Resources

Adults don’t always have the answers, but we can ask questions and learn together. We created a resource page to help adults and kids explore drag, gender, and identity together.

 

There are also a number of organizations that provide resources for talking to kids about gender and other topics.

What is drag?

Drag is an artistic way of expressing yourself and showing the world who you are or who you want to be. Drag performers often express different aspects of their gender or personality through dressing up, performing, marching in parades, and volunteering in their communities. There are drag queens, drag kings, drag princes, and drag princesses—anyone can be any of the above, regardless of how they identify in everyday life! All that matters is that, when you dress up, you feel comfortable and creative.

Do you promote an agenda?

Our agenda is simple: we believe that people of all ages should be free to express themselves however they want, free from the constraints of prescribed gender roles. In other words, there’s no such thing as “girl clothes” and “boy clothes,” or “girl toys” and “boy toys.” DSH teaches children that there are many ways to express themselves and their gender, and they are all OK.  Of course, drag is an art form that is rooted in diverse LGBTQ communities, and we support equality, justice, and respect for all people—for us, that’s just a given. Given that LGBTQ people are present in every community, we believe that children deserve to experience these aspects of our shared history and culture, in age appropriate ways. Any insinuation that we have an agenda to indoctrinate children misunderstands LGBTQ experiences and is rooted in homophobia and transphobia.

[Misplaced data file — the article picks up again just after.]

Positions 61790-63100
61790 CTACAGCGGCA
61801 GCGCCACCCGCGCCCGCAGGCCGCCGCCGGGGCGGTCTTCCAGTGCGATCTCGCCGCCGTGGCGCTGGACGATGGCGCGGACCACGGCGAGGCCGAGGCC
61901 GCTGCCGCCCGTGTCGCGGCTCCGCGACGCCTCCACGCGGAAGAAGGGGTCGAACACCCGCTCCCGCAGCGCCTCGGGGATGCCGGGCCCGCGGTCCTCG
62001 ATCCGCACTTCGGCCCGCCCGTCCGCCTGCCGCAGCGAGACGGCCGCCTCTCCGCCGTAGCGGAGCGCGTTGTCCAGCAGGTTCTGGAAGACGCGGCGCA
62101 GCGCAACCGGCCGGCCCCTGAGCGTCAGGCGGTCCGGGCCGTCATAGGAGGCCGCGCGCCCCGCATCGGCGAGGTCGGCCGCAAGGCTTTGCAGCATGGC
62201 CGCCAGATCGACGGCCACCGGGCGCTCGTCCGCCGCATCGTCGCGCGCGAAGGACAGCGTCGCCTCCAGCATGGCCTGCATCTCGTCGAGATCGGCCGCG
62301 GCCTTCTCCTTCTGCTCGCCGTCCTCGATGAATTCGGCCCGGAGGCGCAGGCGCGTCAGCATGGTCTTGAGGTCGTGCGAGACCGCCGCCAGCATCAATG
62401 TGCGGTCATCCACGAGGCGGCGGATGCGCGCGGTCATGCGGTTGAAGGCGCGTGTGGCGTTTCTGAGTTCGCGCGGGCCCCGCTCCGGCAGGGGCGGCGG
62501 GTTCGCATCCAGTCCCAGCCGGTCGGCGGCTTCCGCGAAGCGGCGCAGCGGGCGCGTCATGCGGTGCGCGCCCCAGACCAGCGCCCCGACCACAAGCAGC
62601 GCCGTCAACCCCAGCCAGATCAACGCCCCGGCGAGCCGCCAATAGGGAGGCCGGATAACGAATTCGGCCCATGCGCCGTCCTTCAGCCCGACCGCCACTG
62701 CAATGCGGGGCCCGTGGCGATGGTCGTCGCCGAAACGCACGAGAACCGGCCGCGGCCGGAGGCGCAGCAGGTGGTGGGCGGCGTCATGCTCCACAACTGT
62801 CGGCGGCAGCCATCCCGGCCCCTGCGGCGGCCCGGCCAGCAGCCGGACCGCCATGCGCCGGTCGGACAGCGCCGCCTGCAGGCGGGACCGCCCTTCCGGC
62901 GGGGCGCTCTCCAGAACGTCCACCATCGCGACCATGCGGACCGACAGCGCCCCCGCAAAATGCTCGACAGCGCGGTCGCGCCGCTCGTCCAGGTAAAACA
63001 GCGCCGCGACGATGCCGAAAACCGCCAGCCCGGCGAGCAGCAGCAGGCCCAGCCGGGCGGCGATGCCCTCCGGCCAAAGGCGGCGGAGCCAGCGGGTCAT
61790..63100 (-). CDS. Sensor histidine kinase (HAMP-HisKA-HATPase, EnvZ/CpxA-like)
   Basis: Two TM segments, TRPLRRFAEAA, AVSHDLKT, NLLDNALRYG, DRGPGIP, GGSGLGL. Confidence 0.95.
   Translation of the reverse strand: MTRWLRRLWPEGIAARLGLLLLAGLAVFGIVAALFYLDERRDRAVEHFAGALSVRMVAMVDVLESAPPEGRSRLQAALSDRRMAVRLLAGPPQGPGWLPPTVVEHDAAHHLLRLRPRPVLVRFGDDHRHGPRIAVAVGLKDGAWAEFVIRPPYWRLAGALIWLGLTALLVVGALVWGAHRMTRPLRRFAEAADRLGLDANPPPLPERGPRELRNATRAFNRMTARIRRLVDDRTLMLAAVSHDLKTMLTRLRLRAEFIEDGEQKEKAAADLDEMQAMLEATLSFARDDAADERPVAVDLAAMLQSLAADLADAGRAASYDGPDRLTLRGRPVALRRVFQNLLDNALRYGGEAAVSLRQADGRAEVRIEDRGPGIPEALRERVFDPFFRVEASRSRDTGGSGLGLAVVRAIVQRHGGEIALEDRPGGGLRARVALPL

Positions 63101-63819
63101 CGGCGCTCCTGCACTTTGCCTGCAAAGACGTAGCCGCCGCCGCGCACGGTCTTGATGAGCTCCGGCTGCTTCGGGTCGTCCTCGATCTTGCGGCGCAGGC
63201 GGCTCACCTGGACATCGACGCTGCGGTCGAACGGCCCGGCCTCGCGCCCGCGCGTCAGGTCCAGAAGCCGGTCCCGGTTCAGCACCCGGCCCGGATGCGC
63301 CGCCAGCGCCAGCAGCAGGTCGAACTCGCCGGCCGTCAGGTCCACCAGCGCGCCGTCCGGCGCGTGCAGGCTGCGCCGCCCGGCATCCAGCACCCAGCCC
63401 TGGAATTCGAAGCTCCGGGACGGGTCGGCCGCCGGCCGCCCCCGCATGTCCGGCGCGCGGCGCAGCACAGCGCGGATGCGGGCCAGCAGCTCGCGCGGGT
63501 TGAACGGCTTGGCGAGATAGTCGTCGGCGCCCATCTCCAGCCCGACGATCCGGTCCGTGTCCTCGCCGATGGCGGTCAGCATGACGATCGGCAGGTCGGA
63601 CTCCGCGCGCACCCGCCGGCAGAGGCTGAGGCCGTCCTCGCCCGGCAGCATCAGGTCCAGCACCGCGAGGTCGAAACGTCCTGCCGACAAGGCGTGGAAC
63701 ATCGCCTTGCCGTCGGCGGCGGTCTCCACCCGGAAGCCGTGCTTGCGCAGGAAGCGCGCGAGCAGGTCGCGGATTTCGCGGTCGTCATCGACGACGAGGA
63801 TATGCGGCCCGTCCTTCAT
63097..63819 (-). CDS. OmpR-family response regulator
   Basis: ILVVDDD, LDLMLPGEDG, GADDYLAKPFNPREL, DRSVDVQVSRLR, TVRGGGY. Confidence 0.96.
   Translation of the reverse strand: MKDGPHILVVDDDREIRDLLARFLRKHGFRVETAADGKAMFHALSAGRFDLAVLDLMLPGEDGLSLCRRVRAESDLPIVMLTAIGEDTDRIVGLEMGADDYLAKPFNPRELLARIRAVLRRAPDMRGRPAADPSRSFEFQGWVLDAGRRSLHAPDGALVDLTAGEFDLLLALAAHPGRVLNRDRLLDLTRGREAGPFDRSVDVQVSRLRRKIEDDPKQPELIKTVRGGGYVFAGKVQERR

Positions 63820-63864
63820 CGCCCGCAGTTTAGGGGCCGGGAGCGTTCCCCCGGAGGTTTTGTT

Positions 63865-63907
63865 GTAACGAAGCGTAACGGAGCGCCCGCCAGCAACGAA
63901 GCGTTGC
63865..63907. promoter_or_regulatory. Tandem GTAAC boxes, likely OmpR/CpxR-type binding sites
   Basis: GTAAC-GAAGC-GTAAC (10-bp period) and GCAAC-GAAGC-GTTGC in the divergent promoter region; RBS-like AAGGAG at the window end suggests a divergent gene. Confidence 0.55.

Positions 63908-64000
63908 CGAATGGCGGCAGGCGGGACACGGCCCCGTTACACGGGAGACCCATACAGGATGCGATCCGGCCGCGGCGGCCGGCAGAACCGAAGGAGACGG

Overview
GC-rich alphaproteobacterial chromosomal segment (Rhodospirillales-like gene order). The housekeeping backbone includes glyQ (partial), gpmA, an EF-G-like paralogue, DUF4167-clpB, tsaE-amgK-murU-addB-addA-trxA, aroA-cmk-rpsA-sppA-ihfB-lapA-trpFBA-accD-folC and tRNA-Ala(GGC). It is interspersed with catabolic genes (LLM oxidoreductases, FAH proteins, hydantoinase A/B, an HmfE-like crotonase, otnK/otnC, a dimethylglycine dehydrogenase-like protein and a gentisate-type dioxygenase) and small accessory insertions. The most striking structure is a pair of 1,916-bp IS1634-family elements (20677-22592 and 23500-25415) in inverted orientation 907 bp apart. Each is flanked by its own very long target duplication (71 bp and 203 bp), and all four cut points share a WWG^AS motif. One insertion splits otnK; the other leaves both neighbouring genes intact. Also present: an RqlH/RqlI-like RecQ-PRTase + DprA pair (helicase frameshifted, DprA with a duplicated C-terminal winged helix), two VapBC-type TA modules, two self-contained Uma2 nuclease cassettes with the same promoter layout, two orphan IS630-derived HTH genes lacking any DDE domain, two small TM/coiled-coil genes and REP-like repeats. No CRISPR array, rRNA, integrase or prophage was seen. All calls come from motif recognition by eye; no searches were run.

Why is this necessary?

DSH helps children develop empathy, learn about gender diversity and difference, and tap into their own creativity. DSH can also be life-changing and ultimately life-saving for LGBTQ kids and teens, kids with LGBTQ parents or family members, and anyone who feels different because of their identity or interests or who may not otherwise see themselves reflected in the broader culture.

Should kids be exposed to issues like gender fluidity?

Most children naturally explore gender identity and norms through imaginative play. However, too often gender norms are socially enforced at all ages, from the colors or clothes we’re supposed to wear to the toys kids are allowed to play with to the kinds of jobs we’re trained for. DSH teaches children to follow their passions and embrace gender diversity in themselves and others. This helps to curb bullying of LGBTQ kids and kids who may be perceived as different in all kinds of ways.